"The present analysis provides data to support that hypnotic relaxation therapy (HRT) may be useful in reducing self-reported anxiety among breast-cancer survivors...Hypnosis is usually reported as a pleasant experience, has few (if any) known side effects and does not interact with medications. Additionally, once a patient becomes familiar with hypnosis, it may be generalized to help with other distressing symptoms."

Further support for the beneficial use of hypnosis with breast cancer patients comes from Cramer et al (Hypnosis in breast cancer care: a systematic review of randomized controlled trials, 2015) who found "promising evidence for the effectiveness of hypnosis in breast cancer care. While more research is needed to underpin these results, hypnosis can be considered as an ancillary intervention in the management of breast cancer–related symptoms."

With regard to children with cancer, Richardson, Smith, McCall and Pilkington (Hypnosis for procedure-related pain and distress in pediatric cancer patients: a systematic review of effectiveness and methodology related to hypnosis interventions, 2006) found statistically significant reductions in pain and anxiety/distress. "This suggests that hypnosis has potential as a clinically-valuable intervention that could contribute to the management of procedure-related pain and distress in pediatric cancer patients."

There is more research but I think that's enough for now! In this article I just wanted to pull out some of the evidence and research for the effectiveness and beneficial use of hypnosis to help with cancer symptoms. Hypnosis can help with combating fatigue, pain and sleep problems, as well as issues such as anxiety and distress that often go hand in hand with cancer.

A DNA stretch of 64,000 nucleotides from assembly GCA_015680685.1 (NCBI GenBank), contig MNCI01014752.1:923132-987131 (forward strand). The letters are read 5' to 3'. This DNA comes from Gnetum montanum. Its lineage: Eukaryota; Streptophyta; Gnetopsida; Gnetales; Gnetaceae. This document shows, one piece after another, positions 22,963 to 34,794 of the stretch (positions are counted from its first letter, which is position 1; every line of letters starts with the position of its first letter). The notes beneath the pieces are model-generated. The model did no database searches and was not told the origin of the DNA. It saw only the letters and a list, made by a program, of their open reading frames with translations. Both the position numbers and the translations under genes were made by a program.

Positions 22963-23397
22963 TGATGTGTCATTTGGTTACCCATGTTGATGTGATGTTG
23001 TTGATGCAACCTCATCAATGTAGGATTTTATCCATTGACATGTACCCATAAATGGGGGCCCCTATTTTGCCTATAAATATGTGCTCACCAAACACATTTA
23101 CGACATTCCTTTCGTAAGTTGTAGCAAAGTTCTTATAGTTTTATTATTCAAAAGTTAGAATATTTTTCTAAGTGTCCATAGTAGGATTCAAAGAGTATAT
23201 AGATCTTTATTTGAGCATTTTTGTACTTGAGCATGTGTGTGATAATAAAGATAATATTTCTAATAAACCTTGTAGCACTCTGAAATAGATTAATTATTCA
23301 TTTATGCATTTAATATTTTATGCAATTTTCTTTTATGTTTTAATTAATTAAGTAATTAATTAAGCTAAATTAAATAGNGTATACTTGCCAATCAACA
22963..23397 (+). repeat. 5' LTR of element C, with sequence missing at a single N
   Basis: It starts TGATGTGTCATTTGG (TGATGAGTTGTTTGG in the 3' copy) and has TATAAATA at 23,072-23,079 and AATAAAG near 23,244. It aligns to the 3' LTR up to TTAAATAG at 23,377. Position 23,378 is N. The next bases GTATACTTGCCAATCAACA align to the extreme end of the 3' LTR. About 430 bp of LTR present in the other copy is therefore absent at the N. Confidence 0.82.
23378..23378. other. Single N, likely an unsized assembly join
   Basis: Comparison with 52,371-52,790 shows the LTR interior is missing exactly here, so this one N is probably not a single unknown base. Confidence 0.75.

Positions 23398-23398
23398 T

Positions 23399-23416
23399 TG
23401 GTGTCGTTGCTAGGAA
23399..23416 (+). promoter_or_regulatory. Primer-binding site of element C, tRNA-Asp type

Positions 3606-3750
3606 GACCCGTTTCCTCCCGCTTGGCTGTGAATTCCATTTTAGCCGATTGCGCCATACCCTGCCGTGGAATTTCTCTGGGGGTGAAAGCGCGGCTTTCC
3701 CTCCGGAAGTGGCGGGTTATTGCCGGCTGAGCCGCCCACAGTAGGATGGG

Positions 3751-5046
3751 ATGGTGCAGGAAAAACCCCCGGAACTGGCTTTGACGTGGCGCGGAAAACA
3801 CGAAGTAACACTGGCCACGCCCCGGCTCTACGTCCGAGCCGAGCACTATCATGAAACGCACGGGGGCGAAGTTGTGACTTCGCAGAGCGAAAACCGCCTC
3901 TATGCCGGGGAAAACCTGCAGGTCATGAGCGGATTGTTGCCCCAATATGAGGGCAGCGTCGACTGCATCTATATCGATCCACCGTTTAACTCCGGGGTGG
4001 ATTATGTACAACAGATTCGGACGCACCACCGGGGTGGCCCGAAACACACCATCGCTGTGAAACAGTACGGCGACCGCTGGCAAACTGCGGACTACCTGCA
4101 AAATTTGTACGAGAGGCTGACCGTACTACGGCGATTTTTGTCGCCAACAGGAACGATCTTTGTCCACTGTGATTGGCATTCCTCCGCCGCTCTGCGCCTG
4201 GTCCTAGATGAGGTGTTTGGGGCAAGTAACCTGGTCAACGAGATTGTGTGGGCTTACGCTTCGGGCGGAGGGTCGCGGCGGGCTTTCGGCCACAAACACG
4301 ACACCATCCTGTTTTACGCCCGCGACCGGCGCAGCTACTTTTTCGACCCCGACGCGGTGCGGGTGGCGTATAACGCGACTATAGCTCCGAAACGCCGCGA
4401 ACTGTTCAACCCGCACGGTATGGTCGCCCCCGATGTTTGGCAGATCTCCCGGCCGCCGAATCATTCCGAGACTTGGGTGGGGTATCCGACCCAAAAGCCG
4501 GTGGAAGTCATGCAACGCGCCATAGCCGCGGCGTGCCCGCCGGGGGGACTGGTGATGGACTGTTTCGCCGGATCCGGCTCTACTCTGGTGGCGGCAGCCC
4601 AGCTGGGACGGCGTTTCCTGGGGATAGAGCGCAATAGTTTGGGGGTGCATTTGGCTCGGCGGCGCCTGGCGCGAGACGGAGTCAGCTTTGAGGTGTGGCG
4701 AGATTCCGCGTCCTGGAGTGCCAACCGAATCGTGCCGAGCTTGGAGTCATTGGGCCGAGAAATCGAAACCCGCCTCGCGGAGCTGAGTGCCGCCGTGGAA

To your health and happiness,

Dan Regan

Online Skype and Zoom Hypnotherapy  

Face-to-face hypnotherapy in Ely & Newmarket

 

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References:

Cramer, H., Lauche, R., Paul, A., Langhorst, J., Kuemmel, S. and Dobos, G.J., 2015. Hypnosis in breast cancer care: a systematic review of randomized controlled trials. Integrative cancer therapies14(1), pp.5-15.

Elyasi, F., Taghizadeh, F., Zarghami, M., Moosazadeh, M., Abdollahi Chirani, S. and Babakhanian, M., 2020. Cognitive-Behavioral Therapy and Hypnosis Intervention on Anxiety, Depression, and Quality of Life in Patients with Breast Cancer Undergoing Chemotherapy: A Clinical Trial. Middle East Journal of Cancer.

Guerra-Martín, M.D., Tejedor-Bueno, M.S. and Correa-Casado, M., 2021. Effectiveness of Complementary Therapies in Cancer Patients: A Systematic Review. International Journal of Environmental Research and Public Health18(3), p.1017.

Johnson, A.J., Marcus, J., Hickman, K., Barton, D. and Elkins, G., 2016. Anxiety reduction among breast-cancer survivors receiving hypnotic relaxation therapy for hot flashes. International Journal of Clinical and Experimental Hypnosis64(4), pp.377-390.

Mendoza, M.E., Capafons, A., Gralow, J.R., Syrjala, K.L., Suárez‐Rodríguez, J.M., Fann, J.R. and Jensen, M.P., 2017. Randomized controlled trial of the Valencia model of waking hypnosis plus CBT for pain, fatigue, and sleep management in patients with cancer and cancer survivors. Psycho‐oncology26(11), pp.1832-1838.

Montgomery, G.H., David, D., Kangas, M., Green, S., Sucala, M., Bovbjerg, D.H., Hallquist, M.N. and Schnur, J.B., 2014. Randomized controlled trial of a cognitive-behavioral therapy plus hypnosis intervention to control fatigue in patients undergoing radiotherapy for breast cancer. Journal of Clinical Oncology32(6), p.557.

Richardson, J., Smith, J.E., McCall, G. and Pilkington, K., 2006. Hypnosis for procedure-related pain and distress in pediatric cancer patients: a systematic review of effectiveness and methodology related to hypnosis interventions. Journal of pain and symptom management31(1), pp.70-84.